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WASHINGTON -- New limitations will be imposed on tobacco companies' marketing efforts as a result of a federal judge ruling in the 1999 racketeering suit, reported The New York Times.
Judge Gladys Kessler found cigarette makers -- including Batco, Brown & Williamson; Lorillard; Philip Morris (and its parent company, Altria); and R.J. Reynolds -- need to be punished for deceiving the public about the dangers of smoking, the report stated. Liggett, another company involved in the case, was excluded from the penalties, as it did "not have a reasonable likelihood of future violations," Kessler found.
The deception by tobacco companies, according to the judge, amounted to "an immeasurable amount of human suffering," the newspaper reported.
During the nine-month trial, cigarette companies were shown to have "marketed and sold their lethal product with zeal, with deception, with a single-minded focus on their financial success and without regard for human tragedy or social costs that success exacted," she stated in her ruling.
As a result of the ruling, tobacco companies must stop labeling cigarettes as "low tar," "light," "natural," or any other "deceptive brand descriptors which implicitly or explicitly convey to the smoker and the potential smoker that they are less hazardous to health than full-flavor cigarettes," Kessler noted in her 1,742-page decision.
Companies must also overhaul advertising and marketing strategies, as well as start a campaign in newspapers and television on the "adverse health effects of smoking," Kessler said.
But there is a ray of sunshine for the tobacco companies. Kessler did not approve a government proposal that the industry should underwrite a multi-billion dollar smoking cessation program and an educational program for children about the dangers of smoking, the paper reported. Under recent appeals court ruling, she had no power to impose such penalties, according to Kessler.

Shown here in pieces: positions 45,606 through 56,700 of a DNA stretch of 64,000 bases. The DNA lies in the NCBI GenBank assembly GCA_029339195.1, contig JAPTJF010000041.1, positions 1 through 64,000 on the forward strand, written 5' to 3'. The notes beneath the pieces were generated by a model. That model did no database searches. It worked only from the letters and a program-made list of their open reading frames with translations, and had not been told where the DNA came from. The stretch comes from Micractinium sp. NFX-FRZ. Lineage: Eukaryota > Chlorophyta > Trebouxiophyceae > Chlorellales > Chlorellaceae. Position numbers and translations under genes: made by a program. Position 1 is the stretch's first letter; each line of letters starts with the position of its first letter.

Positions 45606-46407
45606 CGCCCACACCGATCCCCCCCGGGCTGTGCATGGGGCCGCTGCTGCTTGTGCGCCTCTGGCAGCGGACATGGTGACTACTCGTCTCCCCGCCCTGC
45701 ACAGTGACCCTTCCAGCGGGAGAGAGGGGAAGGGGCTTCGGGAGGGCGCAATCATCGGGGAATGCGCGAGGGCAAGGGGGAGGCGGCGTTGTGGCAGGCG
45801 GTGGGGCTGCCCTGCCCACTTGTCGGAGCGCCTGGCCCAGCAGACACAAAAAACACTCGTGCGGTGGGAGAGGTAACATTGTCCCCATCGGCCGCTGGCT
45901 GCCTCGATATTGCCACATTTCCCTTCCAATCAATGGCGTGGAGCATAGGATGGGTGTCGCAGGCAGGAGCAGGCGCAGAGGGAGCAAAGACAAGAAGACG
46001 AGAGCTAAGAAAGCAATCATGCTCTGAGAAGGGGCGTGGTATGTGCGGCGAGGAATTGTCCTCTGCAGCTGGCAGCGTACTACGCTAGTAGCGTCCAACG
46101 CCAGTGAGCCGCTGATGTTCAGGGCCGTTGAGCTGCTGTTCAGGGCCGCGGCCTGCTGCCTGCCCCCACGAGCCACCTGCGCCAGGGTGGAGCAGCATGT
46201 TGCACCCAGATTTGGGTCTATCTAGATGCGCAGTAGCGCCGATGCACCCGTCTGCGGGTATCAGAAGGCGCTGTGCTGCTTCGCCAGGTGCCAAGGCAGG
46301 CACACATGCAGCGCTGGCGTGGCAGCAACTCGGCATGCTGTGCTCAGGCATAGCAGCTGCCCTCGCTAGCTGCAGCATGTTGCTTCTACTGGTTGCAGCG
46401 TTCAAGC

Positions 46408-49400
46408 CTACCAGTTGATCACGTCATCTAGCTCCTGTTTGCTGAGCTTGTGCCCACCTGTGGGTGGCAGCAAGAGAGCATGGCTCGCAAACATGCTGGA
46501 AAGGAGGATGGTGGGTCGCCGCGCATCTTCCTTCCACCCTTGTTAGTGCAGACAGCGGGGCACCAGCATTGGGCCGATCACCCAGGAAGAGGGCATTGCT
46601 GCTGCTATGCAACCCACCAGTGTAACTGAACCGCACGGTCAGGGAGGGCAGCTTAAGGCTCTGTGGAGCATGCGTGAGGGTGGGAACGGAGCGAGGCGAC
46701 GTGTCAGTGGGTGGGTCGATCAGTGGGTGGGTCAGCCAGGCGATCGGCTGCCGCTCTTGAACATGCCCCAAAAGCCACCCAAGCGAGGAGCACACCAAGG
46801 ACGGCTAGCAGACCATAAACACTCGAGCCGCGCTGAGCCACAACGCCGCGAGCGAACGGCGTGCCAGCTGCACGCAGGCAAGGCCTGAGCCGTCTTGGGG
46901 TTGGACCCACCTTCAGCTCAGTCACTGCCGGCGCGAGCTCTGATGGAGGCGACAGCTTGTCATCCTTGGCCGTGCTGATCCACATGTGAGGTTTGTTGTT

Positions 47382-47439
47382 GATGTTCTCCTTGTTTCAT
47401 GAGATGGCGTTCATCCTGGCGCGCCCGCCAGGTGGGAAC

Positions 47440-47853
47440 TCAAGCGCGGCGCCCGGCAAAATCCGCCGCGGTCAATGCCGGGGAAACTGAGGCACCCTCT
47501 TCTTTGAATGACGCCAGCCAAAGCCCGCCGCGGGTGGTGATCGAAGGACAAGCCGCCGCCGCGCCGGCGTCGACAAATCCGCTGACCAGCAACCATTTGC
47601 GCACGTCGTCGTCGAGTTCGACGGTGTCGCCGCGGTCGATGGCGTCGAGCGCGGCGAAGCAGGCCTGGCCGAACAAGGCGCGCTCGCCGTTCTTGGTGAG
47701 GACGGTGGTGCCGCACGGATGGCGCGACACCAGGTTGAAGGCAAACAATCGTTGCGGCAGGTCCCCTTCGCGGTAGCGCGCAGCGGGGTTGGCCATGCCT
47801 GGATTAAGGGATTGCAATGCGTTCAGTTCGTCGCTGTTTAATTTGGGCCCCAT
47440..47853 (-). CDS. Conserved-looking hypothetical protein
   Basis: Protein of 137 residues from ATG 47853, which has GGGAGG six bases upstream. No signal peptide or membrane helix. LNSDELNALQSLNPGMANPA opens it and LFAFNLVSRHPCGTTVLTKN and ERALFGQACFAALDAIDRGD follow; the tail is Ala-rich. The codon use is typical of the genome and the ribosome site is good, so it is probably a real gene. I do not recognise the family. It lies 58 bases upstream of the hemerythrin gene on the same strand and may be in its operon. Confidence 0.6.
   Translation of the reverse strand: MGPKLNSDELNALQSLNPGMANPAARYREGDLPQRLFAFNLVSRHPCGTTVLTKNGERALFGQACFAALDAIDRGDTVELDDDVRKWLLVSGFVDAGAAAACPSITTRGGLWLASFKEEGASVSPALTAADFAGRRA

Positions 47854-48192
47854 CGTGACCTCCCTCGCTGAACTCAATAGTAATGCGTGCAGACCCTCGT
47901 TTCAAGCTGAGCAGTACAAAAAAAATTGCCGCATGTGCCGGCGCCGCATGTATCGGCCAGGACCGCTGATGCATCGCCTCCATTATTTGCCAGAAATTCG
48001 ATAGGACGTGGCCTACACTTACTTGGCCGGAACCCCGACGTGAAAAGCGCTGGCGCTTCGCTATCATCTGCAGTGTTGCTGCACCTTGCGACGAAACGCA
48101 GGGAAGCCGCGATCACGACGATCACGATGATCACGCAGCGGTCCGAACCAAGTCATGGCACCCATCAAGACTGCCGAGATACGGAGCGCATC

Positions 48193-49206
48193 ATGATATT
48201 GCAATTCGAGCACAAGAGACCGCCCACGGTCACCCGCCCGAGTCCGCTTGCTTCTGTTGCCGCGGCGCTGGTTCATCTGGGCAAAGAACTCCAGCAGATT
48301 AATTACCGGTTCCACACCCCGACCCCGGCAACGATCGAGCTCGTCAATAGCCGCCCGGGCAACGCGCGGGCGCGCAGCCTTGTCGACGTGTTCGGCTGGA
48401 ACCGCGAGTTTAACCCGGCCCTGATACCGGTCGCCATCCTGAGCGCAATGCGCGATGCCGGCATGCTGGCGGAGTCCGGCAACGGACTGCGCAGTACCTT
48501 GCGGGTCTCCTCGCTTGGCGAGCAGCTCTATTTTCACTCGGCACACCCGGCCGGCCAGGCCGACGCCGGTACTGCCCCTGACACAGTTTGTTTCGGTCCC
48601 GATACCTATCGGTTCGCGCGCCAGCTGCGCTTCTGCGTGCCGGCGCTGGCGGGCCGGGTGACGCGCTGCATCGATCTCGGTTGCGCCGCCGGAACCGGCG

Executives at Reynolds were "gratified that the court did not award unjustified and extraordinarily expensive monetary penalties," Mark Smith, spokesman for Reynolds American told the The Associated Press.
Altria vice president and lawyer, William S. Ohlemeyer, said in a statement after the ruling that the decisions were "not supported by the law or the evidence presented at trial, and appear to be constitutionally impermissible or infringe on Congress' sole right to provide for the regulation of tobacco products," reported The New York Times.
But Wall Street analysts feel that this ruling is still positive, according to The Times. "There's nothing in this ruling that is going to hurt the profitability of the business," David Adelman, analyst at Morgan Stanley, told the newspaper. "This industry is not a bunch of Boy Scouts," he added. "It's an industry that was not well regarded by the public, anyway. So I don't think there are significant public relations or legal ramifications from the decision."
Adelman also questions the fate of major "light" brands -- such as Marlboro Lights and Camel Lights -- which make up more than 50 percent of the U.S. cigarette market.
"The likelihood that the 'light' issue ends here is low … I think this will get appealed to D.C. Circuit Court of Appeals, and there may even be issues here for the Supreme Court," Marc Greenberg, analyst for Deutsche Bank, told the paper.
The ruling came after the markets had closed Thursday. In early trading, stocks for Altria, Reynolds American and others named had risen.
The decision marks the removal of the final roadblock for Altria, parent of Philip Morris, to spin off its Kraft Foods unit in an effort to increase value for shareholders.
Other roadblocks already decided was the Florida's Supreme Court decision to maintain the appeal of a $145 billion penalty in a class-action suit against various tobacco companies and a similar $10 billion suit against Philip Morris in the Illinois Supreme Court.
The federal case dates from the Clinton administration in 1999, when president Bill Clinton called the Justice Department to action and bring a civil racketeering suit against tobacco manufacturers in his State of the Union address, the Times reported. The suit -- accusing cigarette companies of fraud, deceptive advertising and dangerous marketing -- was one the government's largest in the scope of the charges brought against companies and the resources devoted.